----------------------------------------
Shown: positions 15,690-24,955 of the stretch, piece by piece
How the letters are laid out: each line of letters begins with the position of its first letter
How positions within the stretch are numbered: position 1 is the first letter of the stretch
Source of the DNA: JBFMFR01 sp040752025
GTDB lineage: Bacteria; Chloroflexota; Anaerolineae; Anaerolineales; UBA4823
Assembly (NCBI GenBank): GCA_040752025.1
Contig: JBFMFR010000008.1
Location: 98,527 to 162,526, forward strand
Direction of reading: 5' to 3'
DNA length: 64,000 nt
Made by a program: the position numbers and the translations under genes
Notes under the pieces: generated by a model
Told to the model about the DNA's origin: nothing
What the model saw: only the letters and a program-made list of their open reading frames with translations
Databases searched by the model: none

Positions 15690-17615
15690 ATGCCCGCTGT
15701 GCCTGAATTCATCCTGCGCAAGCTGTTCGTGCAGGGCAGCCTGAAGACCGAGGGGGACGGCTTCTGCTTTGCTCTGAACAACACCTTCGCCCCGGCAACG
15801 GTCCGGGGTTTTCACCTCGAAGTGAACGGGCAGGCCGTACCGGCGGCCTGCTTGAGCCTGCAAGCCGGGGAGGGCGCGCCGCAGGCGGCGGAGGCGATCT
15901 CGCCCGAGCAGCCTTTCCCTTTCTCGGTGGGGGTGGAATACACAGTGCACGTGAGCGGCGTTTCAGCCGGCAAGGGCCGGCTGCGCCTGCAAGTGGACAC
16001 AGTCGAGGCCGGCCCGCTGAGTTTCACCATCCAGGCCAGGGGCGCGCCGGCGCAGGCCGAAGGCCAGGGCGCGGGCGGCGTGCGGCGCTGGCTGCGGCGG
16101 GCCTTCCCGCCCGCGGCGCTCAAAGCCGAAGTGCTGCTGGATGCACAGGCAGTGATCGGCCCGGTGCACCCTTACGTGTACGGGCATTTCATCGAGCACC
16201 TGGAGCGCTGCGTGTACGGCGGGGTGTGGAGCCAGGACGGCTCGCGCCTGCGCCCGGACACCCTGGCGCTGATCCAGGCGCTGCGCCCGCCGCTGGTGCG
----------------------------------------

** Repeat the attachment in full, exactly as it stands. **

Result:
Shown: positions 15,690-24,955 of the stretch, piece by piece
How the letters are laid out: each line of letters begins with the position of its first letter
How positions within the stretch are numbered: position 1 is the first letter of the stretch
Source of the DNA: JBFMFR01 sp040752025
GTDB lineage: Bacteria; Chloroflexota; Anaerolineae; Anaerolineales; UBA4823
Assembly (NCBI GenBank): GCA_040752025.1
Contig: JBFMFR010000008.1
Location: 98,527 to 162,526, forward strand
Direction of reading: 5' to 3'
DNA length: 64,000 nt
Made by a program: the position numbers and the translations under genes
Notes under the pieces: generated by a model
Told to the model about the DNA's origin: nothing
What the model saw: only the letters and a program-made list of their open reading frames with translations
Databases searched by the model: none

Positions 15690-17615
15690 ATGCCCGCTGT
15701 GCCTGAATTCATCCTGCGCAAGCTGTTCGTGCAGGGCAGCCTGAAGACCGAGGGGGACGGCTTCTGCTTTGCTCTGAACAACACCTTCGCCCCGGCAACG
15801 GTCCGGGGTTTTCACCTCGAAGTGAACGGGCAGGCCGTACCGGCGGCCTGCTTGAGCCTGCAAGCCGGGGAGGGCGCGCCGCAGGCGGCGGAGGCGATCT
15901 CGCCCGAGCAGCCTTTCCCTTTCTCGGTGGGGGTGGAATACACAGTGCACGTGAGCGGCGTTTCAGCCGGCAAGGGCCGGCTGCGCCTGCAAGTGGACAC
16001 AGTCGAGGCCGGCCCGCTGAGTTTCACCATCCAGGCCAGGGGCGCGCCGGCGCAGGCCGAAGGCCAGGGCGCGGGCGGCGTGCGGCGCTGGCTGCGGCGG
16101 GCCTTCCCGCCCGCGGCGCTCAAAGCCGAAGTGCTGCTGGATGCACAGGCAGTGATCGGCCCGGTGCACCCTTACGTGTACGGGCATTTCATCGAGCACC
16201 TGGAGCGCTGCGTGTACGGCGGGGTGTGGAGCCAGGACGGCTCGCGCCTGCGCCCGGACACCCTGGCGCTGATCCAGGCGCTGCGCCCGCCGCTGGTGCG